Iranian director Jafar Panahi has won awards for his films The White Balloon, Offside, Crimson Gold and The Circle at festivals in Cannes, Berlin and Venice. Instead of embracing him, the Iranian government has placed Panahi under house arrest for six years and banned him from making films or giving interviews for 20. It’s his reward for supporting protesters against President Ahmadinejad’s purportedly legal reelection in 2009.
Working with Mojtaba Mirtahmasb, Panahi has made This is not a Film, a brilliant protest against a repressive regime. It’s playing as part of the Masters at TIFF–but unlike any other film in that prestigious programme dedicated to “master filmmakers,” it’s being screened for free. TIFF definitely wants people to see the film.
The structure of This is not a Film is deceptively simple. We simply see a day in Panahi’s life. He and Mirtahmasb talk in the kitchen. Then, after Panahi chats on the phone with his lawyer, he talks to Mirtahmasb about creativity. Eventually, he sketches out a plan for a film in his living room. The day ends and Panahi remains in prison. Which he is still doing today.
Gus van Sant’s Restless is a tale of young love and death. The film will open at the end of September so a complete review must wait until then. Suffice it to say that Dennis Hopper’s son Henry makes an impressive debut as Enoch, a young man haunted by death. He’s more than matched by the brilliant Mia Wasikowska, who has already made a major impact with her performances as Jane Eyre and Alice (in Wonderland). Van Sant has always been able to get great performances from young actors and he shows here that his talent still burns brightly.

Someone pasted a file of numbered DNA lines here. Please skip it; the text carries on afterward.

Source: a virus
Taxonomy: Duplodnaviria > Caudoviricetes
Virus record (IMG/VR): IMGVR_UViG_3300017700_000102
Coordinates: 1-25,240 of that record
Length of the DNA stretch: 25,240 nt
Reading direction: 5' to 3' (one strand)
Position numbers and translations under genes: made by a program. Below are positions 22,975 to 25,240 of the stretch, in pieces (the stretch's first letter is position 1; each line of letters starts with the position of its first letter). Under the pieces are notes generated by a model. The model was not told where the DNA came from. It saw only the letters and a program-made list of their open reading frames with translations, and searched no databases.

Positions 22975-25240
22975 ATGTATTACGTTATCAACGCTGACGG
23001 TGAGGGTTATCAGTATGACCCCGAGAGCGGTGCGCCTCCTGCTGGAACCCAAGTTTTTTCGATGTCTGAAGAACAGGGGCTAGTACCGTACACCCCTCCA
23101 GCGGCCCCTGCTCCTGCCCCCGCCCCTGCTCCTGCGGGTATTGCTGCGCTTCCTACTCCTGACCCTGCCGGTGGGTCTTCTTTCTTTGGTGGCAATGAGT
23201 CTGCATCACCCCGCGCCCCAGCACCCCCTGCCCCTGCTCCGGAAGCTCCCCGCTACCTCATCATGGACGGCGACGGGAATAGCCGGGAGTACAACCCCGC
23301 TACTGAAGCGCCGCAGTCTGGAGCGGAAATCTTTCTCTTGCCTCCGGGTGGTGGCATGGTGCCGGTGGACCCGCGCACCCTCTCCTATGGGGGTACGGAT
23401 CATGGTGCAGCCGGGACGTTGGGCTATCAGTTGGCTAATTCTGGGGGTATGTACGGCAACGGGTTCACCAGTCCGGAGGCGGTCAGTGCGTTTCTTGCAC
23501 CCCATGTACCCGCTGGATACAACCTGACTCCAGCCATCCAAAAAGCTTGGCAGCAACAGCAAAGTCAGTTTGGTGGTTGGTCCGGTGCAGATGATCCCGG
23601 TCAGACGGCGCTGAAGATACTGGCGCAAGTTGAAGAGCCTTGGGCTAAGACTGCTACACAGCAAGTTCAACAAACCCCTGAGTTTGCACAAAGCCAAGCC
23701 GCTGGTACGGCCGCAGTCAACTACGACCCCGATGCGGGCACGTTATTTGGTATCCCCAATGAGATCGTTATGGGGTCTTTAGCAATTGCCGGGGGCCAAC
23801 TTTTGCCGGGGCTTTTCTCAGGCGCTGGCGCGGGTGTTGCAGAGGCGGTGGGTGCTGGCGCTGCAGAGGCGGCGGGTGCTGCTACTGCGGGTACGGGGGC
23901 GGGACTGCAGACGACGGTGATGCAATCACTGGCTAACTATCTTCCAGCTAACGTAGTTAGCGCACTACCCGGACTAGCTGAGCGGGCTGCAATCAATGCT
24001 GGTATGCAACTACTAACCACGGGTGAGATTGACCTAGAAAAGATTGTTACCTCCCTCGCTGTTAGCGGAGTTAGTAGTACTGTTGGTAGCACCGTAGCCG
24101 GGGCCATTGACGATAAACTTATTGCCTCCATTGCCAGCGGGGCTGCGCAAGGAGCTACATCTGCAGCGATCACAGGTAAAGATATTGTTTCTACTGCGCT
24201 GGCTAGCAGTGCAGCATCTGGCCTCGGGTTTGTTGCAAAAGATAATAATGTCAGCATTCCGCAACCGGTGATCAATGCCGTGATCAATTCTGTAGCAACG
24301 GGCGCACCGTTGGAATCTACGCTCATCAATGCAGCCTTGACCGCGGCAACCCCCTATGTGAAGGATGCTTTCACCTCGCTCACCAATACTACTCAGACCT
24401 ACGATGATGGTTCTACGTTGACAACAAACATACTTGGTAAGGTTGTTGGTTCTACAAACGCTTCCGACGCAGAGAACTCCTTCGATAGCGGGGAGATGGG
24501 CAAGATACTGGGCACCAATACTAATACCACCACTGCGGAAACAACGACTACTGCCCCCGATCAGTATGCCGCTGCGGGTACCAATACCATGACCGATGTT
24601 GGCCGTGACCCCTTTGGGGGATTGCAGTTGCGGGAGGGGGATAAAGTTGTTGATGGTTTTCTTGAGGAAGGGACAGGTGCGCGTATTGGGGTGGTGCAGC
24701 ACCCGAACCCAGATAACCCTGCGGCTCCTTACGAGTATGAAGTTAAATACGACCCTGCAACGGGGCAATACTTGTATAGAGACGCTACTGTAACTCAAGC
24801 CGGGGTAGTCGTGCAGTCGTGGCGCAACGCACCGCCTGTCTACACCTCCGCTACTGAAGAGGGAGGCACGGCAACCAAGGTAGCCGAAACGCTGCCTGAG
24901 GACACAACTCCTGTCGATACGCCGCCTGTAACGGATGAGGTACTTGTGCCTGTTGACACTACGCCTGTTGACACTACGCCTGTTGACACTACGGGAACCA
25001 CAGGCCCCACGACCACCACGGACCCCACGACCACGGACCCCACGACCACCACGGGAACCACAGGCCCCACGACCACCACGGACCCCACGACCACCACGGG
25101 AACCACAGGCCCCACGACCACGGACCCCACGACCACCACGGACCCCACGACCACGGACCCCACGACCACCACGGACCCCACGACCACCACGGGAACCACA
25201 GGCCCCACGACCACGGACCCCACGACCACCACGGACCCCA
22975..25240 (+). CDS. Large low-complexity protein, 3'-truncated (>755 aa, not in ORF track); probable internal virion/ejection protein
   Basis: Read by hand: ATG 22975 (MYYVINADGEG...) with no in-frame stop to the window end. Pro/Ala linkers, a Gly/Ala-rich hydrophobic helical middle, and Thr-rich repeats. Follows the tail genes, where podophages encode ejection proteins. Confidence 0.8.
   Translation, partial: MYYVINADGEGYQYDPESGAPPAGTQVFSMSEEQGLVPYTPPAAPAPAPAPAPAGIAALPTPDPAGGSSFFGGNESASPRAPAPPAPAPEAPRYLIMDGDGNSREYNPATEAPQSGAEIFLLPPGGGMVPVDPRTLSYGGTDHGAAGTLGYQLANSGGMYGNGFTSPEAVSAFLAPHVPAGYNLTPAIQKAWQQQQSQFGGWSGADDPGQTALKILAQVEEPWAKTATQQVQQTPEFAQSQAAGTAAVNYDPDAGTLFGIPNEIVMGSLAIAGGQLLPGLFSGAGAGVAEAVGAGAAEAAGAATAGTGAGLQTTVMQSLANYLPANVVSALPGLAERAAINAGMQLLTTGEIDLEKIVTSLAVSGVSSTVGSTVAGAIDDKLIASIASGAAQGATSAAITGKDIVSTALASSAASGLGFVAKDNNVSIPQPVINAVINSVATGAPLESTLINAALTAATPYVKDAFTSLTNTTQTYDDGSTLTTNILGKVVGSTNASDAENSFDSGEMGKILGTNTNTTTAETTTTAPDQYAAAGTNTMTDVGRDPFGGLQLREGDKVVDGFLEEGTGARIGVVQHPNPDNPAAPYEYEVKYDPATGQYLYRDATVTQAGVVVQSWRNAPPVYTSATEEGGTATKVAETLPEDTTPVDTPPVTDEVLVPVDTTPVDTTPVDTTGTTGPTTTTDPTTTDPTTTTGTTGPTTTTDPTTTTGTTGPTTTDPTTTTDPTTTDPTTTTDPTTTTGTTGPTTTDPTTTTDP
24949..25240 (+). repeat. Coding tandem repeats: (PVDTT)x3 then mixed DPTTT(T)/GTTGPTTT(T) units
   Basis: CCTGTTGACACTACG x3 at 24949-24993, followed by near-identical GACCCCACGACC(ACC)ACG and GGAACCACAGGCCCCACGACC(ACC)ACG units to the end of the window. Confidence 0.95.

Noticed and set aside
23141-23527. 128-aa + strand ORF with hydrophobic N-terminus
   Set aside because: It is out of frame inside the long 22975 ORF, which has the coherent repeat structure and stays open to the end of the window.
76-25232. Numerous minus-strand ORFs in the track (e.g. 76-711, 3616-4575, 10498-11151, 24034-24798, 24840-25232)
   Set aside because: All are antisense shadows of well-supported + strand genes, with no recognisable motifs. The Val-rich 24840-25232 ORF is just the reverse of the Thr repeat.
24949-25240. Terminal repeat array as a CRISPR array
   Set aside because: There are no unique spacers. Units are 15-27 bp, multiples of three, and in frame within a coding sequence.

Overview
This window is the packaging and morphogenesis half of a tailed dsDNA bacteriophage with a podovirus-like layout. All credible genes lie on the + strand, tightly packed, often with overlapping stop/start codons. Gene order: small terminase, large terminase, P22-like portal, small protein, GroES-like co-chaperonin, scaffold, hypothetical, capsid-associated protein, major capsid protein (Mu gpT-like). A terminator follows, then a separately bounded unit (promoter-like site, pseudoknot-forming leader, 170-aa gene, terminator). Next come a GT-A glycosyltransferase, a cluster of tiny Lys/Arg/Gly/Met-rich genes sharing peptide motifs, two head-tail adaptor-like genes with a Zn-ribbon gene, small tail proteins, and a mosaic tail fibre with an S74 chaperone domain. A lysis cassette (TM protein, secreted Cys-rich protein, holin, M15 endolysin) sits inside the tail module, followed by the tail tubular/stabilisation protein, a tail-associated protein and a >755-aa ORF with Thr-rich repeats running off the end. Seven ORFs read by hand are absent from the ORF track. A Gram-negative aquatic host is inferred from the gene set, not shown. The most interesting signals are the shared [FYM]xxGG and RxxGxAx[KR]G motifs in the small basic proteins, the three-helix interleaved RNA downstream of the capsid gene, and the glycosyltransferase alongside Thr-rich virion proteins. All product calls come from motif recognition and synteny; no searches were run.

Wim Wenders has crafted a terrific homage to the great Pina Bausch, an exceptionally gifted and inventive choreographer. In Pina, Wenders uses 3-D to catch some of the elements of Bausch’s acclaimed Tanztheater Wuppertal. Wenders’ film will open in theatres in January, so this is merely a sketch of what this documentary contains. Using archival material from such productions as Rite of Spring and Café Muller, Wenders brings the film up-to-date by having Bausch’s dancers recall the Pina they grew to love and admire. Viewers of this film may learn to love her, too.